Obama: Groups Like Black Lives Matter "Can't Just Keep On Yelling"

The president said activists must be willing to "engage the other side" and not "refuse to meet because that might compromise the purity of your position."

President Obama offered some unsolicited advice to leaders of the Black Lives Matter movement while talking to young people in London Saturday: "You just can't keep on yelling."

Speaking at a town hall event with young UK leaders, Obama highlighted the work of the Black Lives Matter movement to bring attention to issues surrounding race and the criminal justice. However, he then said that activist leaders must move on to "sit down and try to actually get something done."

"[Black Lives Matter] has been really effective in bringing attention to problems," Obama said. "Once you've highlighted an issue and brought it to people's attention and shined a spotlight, and elected officials or people who are in a position to start bringing about change are ready to sit down with you, then you can't just keep on yelling at them."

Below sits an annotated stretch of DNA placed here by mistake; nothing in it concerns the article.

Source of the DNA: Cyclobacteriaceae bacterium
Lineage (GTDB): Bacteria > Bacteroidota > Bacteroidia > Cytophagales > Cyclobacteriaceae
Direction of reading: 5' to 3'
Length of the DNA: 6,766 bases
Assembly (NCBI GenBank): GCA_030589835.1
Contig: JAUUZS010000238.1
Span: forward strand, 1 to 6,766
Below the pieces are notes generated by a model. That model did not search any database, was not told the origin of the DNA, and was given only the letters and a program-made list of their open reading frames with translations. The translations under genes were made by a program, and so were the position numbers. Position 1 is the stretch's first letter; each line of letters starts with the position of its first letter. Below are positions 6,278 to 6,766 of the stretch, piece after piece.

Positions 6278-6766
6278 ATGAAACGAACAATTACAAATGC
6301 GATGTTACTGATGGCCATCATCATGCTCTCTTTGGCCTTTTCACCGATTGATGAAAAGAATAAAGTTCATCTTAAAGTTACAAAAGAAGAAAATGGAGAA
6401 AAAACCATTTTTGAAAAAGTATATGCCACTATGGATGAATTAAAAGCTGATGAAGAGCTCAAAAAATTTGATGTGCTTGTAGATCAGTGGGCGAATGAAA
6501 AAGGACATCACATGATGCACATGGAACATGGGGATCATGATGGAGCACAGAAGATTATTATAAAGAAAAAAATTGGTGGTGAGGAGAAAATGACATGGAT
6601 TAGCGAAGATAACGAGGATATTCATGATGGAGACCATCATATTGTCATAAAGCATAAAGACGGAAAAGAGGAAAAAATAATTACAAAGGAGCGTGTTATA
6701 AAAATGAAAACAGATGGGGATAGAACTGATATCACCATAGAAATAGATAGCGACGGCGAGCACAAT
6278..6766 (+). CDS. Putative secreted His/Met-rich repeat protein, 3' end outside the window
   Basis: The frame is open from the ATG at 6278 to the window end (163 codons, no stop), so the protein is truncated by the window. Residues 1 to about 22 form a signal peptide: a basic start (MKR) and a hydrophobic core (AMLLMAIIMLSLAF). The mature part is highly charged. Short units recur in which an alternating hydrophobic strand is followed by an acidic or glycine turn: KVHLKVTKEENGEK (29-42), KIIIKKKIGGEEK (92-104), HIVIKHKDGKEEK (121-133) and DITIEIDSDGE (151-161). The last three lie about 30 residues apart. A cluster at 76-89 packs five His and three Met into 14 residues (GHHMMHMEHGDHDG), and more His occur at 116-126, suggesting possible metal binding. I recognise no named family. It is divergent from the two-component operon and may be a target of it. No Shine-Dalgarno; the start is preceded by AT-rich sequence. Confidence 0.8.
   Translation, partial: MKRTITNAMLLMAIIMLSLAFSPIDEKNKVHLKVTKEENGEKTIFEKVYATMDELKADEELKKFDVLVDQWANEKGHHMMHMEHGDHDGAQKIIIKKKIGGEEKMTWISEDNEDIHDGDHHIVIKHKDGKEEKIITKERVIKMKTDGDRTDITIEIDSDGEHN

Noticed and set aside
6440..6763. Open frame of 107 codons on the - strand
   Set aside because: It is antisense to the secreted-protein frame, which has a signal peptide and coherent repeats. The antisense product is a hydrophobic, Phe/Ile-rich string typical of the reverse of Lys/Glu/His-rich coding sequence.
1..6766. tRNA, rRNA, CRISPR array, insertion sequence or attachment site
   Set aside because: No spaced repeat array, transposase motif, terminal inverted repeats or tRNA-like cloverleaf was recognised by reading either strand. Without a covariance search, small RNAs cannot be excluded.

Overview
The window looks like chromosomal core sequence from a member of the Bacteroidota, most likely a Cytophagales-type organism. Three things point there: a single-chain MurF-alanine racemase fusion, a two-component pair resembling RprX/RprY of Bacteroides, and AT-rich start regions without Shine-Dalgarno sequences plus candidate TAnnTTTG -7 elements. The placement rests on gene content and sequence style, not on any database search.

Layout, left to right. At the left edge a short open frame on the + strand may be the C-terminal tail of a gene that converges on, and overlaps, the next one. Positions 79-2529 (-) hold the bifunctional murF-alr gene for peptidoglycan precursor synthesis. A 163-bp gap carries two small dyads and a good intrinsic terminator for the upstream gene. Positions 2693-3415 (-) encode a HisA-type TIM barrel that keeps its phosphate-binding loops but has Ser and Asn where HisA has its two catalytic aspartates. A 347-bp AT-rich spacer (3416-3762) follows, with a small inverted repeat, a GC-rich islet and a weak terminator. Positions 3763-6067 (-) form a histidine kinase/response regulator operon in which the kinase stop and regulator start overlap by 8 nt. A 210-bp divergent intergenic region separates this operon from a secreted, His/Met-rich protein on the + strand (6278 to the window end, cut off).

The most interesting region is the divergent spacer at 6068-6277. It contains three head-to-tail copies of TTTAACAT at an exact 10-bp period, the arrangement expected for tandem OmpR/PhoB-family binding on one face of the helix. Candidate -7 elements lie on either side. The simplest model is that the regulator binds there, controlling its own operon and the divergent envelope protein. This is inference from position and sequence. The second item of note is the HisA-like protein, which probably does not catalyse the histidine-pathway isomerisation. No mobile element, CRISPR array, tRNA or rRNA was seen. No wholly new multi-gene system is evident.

"You can't refuse to meet because that might compromise the purity of your position," he said.

"Too often what I see is wonderful activism that highlights a problem, but then people feel so passionately and are so invested in the purity of their position that they never take that next step and say, 'Okay, well, now I got to sit down and try to actually get something done.'"

During the event at London's Royal Horticulture Halls, Obama, who began his political career as a community organizer, was asked what social movements in the U.S. he saw as most effective in bringing about change.

He highlighted the same-sex marriage movements, climate change, and Black Lives Matter.

Despite the dig against the Black Lives Matter activists, Obama has spoken out in support of the movement in the past and defended it against critics.

At a White House forum on criminal justice last year, Obama defended the group's singling out of "black lives" in their name, stating it wasn't suggestive that other lives didn't have worth, but rather highlighted "a specific problem that's happening in the African American community."

He's also met with leaders of the group, calling their progress "outstanding work."

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